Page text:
Klarna is on Clubhouse! Follow our club, Your Move, where we sit down with the most influential voices worldwide for conversations about the topics that matter most—from entrepreneurship and retail to sustainability and financial wellness.
Mindy Grossman, President and CEO of WW International (formerly Weight Watchers) joined Klarna’s Head of Strategy, Natalia Brezinski, on Clubhouse for the latest installment of “How Dare She,” a conversation series focused on flipping the traditional narrative on the hardships of being a woman in the modern world, in favor of a more celebratory and raw conversation about the joys, wins, and general wonder of womanhood.
Grossman began her career in fashion, helping turn brands like Tommy Hilfiger and Ralph Lauren into major leaders in the industry. She next went to Nike, evolving it into a global apparel company, and launching the NikeWomen stores and products. Grossman then became CEO of HSN, shaping it into a powerhouse shopping channel and led the network to an IPO in 2008. She switched fields once more in 2017, becoming the CEO and President of Weight Watchers, now WW International.
Below, we’ve recapped 5 leadership principles she uses to inform her decisions and credits for shaping her career for the better.
Focus on rituals.
Grossman noted throughout her career, but especially during the pandemic, she “focuses more on rituals.” Doing so has helped her avoid distractions and feel more purposeful on a day-to-day basis.
She also emphasized rituals don’t have to be big. “Rituals can be like, I FaceTime my daughter and granddaughter every day. Or a New York Times crossword puzzle contest with my husband. Or, every day I have a different one-on-one with someone from my company.”
Transformation needs to be actually transformational.
“Transformation is one of the most overused words in business,” Grossman pointed out, “You can’t just come out with a new mission statement and you’ve transformed. [Transformation] is wholesale radical change. And it’s never going to be a linear journey. It’s extreme volatility. You have to do a lot of things to transform.”
For Grossman and WW, that included moving an iconic, 50-year-old company from a pure weight-focus business to a more holistic approach to all of health, with weight and diet being only a part of the process. To do this, the WW team had to develop more approaches centered on supporting members through their personal journeys and less on snapshot results. Grossman even banned the use of the famed “Before/After” pictures, wanting to emphasize the path to success versus the end results. Instead, in the few times when those kinds of messages would have been used, WW focuses on “Then” and “Now,” because the journey is always continuing and there’s always more to come.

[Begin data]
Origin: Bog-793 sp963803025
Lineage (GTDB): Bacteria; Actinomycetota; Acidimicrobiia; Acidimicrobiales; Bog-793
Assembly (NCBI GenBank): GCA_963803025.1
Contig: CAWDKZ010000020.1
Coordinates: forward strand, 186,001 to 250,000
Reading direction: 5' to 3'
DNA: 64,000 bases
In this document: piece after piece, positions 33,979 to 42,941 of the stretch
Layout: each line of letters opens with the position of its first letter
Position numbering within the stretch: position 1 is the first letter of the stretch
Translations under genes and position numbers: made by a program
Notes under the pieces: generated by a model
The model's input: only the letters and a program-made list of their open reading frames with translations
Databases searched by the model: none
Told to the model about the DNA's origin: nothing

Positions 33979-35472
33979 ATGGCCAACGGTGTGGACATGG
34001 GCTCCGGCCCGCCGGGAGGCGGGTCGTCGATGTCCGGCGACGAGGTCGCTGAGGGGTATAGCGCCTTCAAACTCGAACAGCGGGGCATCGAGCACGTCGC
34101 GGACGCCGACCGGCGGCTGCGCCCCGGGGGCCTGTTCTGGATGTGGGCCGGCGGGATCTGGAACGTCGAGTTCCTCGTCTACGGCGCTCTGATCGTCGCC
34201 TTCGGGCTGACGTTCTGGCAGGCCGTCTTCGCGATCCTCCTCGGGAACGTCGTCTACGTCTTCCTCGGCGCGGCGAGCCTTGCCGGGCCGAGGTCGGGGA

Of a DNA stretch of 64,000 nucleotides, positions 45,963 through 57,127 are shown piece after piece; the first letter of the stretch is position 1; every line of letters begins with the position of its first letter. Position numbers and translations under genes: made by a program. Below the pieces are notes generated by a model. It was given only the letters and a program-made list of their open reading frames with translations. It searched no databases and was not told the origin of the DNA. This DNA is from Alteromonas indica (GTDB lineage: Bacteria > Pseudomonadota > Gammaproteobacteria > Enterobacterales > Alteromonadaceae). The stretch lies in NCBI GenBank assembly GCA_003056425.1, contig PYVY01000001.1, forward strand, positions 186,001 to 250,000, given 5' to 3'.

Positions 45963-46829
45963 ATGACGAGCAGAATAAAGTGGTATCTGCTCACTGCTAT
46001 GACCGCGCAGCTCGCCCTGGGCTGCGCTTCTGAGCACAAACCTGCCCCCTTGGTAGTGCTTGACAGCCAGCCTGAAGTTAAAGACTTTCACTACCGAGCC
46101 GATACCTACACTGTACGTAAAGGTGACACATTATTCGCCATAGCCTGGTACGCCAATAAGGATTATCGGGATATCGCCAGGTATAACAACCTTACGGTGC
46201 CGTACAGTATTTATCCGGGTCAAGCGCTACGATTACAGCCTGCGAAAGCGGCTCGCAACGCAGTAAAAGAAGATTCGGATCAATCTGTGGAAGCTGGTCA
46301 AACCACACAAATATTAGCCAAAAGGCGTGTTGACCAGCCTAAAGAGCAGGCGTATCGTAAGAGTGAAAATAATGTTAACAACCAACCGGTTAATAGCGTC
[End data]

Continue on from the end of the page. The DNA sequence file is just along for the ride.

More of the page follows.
Don’t be afraid to ask: Why can’t it?
When Barry Diller approached Grossman about taking on the CEO role at HSN, she had no background in TV, no D2C experience, and minimal connection to the brands currently selling on the network. So she spent time researching the brand and found herself most engaged when the entertainment value of the shows matched and even trumped, the product parts. She had a simple, but revolutionary realization: Why can’t HSN be about editorial programmed commerce, not selling?
This question and maintaining an ‘open-to-change’ mindset led Diller to give her the job, and Grossman went on to turn the company—which had cycled through 7 CEOs in 10 years—into one of the most successful shopping platforms in the world, boosting share prices more than 500% along the way.
Passion and agility.
Prior to the pandemic, WW was running more than 30,000 workshops around the world, every day. When the world shut down during the pandemic, those meetings were forced to close—but Grossman and WW remained focused on supporting their members and being there for them, regardless of their situation.
Grossman gathered up her technology teams, the supply chain folks, and others in the organization and only six days later, all 30,000 daily meetings had been moved onto virtual platforms
“And that’s what really showed we are a purpose-driven culture—we weren’t going to leave our members without support—and it also enabled us to move more quickly and do something that would have probably taken us several years to do.”
Vulnerability is strength.
When you share vulnerabilities and are “willing to share the good, the bad, and the ugly, you get people humanized—and that way they can then share, and then you can ignite and really build [company] culture.”
“If you used the word vulnerability ten years ago people would consider it a weakness. Vulnerability in leadership is one of the greatest strengths today,” Grossman emphasized.